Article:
As we were zooming along home, Andrea yelled out "Jackal!".  The driver stopped and backed up.  It turned out to be the newly describe African Golden Wolf (renamed from the Golden Jackal) and was the only one we saw the whole trip.  Nice spot Andrea!

Golden Jackal

It was right about this time that two big things happened at once.  First, a beautiful male lion was strolling along about to cross the road. Second, the heavens absolutely opened up.  It rained hard and fast so our guides quickly dropped the sides down on the vehicle to shield us from the rain.   We waited there a few minutes and the cell passed over as quickly as it started.

"No more rain" our guides said confidently so they rolled the sides of the vehicle back up.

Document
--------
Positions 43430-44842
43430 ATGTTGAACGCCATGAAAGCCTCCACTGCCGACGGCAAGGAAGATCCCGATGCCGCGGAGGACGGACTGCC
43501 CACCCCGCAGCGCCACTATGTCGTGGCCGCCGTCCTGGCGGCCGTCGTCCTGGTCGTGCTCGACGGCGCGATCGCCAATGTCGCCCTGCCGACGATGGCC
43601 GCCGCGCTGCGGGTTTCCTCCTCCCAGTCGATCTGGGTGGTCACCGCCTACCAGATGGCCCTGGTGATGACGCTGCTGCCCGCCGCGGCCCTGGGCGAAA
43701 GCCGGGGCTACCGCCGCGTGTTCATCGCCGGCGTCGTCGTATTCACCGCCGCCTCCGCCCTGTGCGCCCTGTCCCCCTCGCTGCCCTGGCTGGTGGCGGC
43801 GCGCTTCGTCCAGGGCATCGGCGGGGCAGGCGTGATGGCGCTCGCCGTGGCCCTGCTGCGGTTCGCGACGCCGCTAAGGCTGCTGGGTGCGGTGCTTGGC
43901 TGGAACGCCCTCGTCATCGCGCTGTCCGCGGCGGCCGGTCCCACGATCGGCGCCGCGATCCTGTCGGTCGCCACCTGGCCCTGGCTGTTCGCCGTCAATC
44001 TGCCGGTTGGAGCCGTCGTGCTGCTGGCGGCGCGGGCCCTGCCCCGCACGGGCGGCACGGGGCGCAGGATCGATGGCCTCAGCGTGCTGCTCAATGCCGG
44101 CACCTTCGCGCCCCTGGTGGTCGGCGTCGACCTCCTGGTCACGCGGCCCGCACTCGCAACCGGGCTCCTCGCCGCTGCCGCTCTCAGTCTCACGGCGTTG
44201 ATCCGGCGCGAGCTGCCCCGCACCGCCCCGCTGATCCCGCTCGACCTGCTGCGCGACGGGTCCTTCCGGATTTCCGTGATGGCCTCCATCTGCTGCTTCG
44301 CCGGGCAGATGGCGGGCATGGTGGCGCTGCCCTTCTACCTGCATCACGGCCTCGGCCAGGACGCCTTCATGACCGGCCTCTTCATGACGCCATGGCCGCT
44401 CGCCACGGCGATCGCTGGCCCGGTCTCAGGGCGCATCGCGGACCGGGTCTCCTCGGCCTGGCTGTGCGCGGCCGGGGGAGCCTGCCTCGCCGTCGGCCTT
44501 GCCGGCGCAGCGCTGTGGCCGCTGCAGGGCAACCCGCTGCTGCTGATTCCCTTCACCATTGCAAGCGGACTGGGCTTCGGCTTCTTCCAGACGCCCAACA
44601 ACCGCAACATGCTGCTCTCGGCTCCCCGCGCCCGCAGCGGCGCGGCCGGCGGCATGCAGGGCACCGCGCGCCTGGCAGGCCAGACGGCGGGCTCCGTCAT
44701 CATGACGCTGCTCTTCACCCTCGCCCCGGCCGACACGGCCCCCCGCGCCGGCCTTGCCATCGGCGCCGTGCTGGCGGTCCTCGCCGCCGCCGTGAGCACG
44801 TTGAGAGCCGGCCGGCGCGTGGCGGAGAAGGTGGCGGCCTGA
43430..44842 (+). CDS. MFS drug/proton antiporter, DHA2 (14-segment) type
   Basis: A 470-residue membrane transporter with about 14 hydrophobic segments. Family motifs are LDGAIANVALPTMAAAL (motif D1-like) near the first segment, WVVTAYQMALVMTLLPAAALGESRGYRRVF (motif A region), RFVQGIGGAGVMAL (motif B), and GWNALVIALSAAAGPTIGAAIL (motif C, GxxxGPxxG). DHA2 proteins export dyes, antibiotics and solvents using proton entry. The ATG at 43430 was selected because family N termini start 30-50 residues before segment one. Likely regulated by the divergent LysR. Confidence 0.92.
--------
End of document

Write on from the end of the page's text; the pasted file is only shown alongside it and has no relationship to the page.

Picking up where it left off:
By then, the lion had made its way across the road and was lying down in the brown grass.

Hidden Lion

What happened next reminded me of the old 90's movie "Twister" with Helen Hunt and Bill Paxton.  Remember that one?

Anyway, another storm cell could be seen coming our way and it was coming fast.  It was large and blocked the views to the right of the vehicle.  Our driver saw it too and decided that we needed to out run it. So, he hit the gas pedal and had us moving along as fast as possible given the conditions.  Slowly, the darkness crept closer though and the wind out in front of the cell suddenly reached us.  It was kicking up dust and debris a little bit too. I had to shield my face to keep the dust at bay. Luckily, we didn't see any cows fly by (Twister reference).  For a good 10 minutes we barely stayed ahead of the rain but eventually the wind subsided and I looked up to see the cell behind us and partly sunny skies ahead of us.  That was fun!